The parent also gets to hopefully be the one to introduce why the kid shouldn't do drugs, look at porn, shoot people, shank others, etc. Through home schooling the influence of the outside world is mitigated, and this can be a plus. Especially since public schools hand out guns and drugs when you walk through the door.
If you work out the average amount of hours kids will be in school from age 5 to 18 you would come up with about 14,000 hours. Those 14,000 hours are redeemed and given back to the parent if you home school.

2. Freedom of Education

How do kids learn? Every child is different. With home schooling you can completely tailor the way your kid learns and not have to worry about him learning audibly if he is a visual learner and vice versa. They can learn through a lot of different ways and experiences. This is difficult if they are in private or public schools. Much of their day is impacted by how the school has to educate a mass audience. Although teachers differ, it will be hard if your child learns differently than the status quo.

This freedom is also extended in the fact that if a child has a learning disability or some sort of mental retardation, the parent can change and take as much time with that child that they need. This is a huge plus with home schooling. Some children that have mental issues can't concentrate for longer than 20 or 30 minutes and so breaks need to be taken often and those breaks might need to be drastic. Such as taking a walk, spending time outside, etc. This is just very hard for the public school or private school to accommodate. My pastor's family is a great example. His son had major heart issues, even to the point where he had a heart transplant. He would have missed so much school it wasn't possible. He told me because of this, they chose home schooling for their family. I totally support that.

There are many other freedoms for the home schooled. Such as the freedom of the family to do missions trips together, serve in the church together in ways others can't, etc.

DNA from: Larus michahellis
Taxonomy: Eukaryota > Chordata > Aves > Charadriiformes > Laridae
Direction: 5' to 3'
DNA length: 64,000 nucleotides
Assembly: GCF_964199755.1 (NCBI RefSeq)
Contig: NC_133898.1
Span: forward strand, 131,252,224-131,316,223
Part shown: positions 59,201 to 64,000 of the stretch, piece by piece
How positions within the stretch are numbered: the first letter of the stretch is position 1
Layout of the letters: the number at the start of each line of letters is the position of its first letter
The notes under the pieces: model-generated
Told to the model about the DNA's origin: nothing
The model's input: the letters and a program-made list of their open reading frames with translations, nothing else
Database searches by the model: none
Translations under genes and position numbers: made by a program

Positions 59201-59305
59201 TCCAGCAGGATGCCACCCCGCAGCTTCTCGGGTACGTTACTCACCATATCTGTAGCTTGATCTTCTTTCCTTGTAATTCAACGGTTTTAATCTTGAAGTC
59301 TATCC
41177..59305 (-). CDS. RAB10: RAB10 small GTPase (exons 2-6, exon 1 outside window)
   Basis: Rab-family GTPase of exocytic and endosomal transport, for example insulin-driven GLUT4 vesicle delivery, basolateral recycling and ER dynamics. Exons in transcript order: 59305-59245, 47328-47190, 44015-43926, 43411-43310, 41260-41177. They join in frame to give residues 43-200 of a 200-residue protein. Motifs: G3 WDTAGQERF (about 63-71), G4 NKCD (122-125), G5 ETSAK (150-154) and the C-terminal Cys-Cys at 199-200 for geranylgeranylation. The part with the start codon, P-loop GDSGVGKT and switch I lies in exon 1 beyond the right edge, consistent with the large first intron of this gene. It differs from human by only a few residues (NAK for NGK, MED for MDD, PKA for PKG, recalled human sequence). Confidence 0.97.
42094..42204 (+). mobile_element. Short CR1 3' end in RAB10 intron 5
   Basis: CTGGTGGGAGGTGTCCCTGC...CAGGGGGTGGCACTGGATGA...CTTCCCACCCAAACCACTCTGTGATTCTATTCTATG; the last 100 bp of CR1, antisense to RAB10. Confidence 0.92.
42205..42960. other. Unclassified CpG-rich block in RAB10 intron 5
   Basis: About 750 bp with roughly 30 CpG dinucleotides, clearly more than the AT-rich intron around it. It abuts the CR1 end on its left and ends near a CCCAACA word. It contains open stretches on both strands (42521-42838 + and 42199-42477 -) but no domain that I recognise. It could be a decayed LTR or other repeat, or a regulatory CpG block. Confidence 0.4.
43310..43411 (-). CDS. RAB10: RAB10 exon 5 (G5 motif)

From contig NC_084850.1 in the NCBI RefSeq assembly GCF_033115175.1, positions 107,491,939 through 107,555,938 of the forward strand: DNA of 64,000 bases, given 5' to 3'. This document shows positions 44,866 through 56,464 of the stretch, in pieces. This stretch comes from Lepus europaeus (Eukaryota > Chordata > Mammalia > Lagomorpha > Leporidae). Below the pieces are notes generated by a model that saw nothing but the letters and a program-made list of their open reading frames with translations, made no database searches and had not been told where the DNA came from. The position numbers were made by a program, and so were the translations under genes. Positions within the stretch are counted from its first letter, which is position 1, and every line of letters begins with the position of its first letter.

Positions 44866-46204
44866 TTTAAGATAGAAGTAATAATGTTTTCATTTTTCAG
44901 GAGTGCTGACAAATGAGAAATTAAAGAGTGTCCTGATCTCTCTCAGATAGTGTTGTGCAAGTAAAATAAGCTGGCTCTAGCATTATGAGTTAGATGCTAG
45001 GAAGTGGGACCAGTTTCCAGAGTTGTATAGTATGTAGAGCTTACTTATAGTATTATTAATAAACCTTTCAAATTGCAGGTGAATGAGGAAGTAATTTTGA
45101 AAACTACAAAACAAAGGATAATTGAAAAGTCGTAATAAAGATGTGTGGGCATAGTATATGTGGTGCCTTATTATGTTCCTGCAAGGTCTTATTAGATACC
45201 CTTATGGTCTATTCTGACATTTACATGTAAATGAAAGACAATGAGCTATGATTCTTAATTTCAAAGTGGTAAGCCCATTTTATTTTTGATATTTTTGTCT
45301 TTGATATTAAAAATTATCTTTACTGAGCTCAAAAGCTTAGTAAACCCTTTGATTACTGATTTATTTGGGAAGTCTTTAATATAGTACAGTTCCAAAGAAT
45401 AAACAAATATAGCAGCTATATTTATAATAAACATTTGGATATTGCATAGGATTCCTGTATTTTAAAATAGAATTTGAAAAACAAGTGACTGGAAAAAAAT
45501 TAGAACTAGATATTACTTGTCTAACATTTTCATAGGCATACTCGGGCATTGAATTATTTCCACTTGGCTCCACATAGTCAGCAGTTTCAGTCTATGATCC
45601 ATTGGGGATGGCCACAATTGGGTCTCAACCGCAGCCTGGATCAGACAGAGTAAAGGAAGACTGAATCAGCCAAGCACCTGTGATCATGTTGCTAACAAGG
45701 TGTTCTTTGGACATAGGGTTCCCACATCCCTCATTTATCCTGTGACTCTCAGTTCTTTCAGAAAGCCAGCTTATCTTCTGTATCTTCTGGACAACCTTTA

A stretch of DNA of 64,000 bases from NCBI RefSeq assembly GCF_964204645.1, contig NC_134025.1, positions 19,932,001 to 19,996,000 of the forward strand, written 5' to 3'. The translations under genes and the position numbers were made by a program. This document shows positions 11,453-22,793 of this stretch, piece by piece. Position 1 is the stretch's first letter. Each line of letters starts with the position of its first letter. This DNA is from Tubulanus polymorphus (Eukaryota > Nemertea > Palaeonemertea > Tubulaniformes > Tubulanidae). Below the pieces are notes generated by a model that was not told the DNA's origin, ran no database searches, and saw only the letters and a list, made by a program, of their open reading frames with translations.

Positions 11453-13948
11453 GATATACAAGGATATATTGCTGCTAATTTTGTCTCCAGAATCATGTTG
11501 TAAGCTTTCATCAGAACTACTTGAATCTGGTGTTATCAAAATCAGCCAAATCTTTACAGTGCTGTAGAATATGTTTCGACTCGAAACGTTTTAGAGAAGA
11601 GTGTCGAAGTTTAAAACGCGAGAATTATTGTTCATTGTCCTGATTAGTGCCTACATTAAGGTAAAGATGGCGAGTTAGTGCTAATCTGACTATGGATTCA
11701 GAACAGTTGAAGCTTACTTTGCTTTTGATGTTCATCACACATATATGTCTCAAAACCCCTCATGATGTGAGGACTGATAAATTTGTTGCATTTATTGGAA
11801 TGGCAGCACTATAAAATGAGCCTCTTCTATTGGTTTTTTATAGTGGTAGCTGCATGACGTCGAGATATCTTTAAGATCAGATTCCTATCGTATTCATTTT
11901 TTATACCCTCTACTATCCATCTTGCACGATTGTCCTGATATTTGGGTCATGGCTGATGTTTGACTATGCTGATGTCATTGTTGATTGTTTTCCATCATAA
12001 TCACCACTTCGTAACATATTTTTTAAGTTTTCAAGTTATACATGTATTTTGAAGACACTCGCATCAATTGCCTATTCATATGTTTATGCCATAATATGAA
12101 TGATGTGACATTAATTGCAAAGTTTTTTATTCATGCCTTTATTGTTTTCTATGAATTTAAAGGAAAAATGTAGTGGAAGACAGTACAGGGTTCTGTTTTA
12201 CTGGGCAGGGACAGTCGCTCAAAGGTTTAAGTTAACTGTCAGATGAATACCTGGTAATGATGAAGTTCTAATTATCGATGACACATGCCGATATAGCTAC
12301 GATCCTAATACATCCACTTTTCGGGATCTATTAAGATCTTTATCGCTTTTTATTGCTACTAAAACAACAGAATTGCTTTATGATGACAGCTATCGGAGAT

The other freedom for home schooling is that you can take a vacation whenever the family wants, you can wake up late, learn on the couch and watch Judge Judy...and that's just cool. Okay, maybe Little House on the Prairie and not Judge Judy, but since home schoolers don't have TVs this can be quite tricky. Okay, okay...enough. :)

These are the pros that I see in home schooling. There are pros that others see in homeschooling, which I don't believe are pros, so because I am the one writing these, will not include them. You can include some more in the comment field if you would like.

The Cons of Home School

1. Removal of Christian Thought in World

This is my biggest issue with home schooling. If you look at church history, the biggest turn in why our culture has changed so much to secular thought happened when the church left the cities and went to the suburbs. Although most of the NT flowed from Paul going to the major cities of commerce of the day, the church left the cities to take refuge from the biggest culture maker, which is the big cities. Everything flows from the biggest cities to the smaller ones. It was a mad dash to get out of the cities, and we are now seeing the effects.

The same is happening in our public schools. Whether we like it or not, the major social and cultural aspect of children comes from the big cities, to the schools and then flows to our suburbs, home school and private school. It isn't the other way around. The danger of the removal of all Christians from public schools is to remove the Christian voice against the darkness of this world. Notice Paul went to where the learning was happening, not to the outskirts of its effects.

We need strong Christian families to invest in public schools to give a voice to intelligent strong Christian convictions, if not, we will be removed altogether in the education of tomorrow's leaders. Who is going to stand against the atheistic teacher if there are no Christians in the classroom? We are handing them a free ride with no alternative voice of God's design.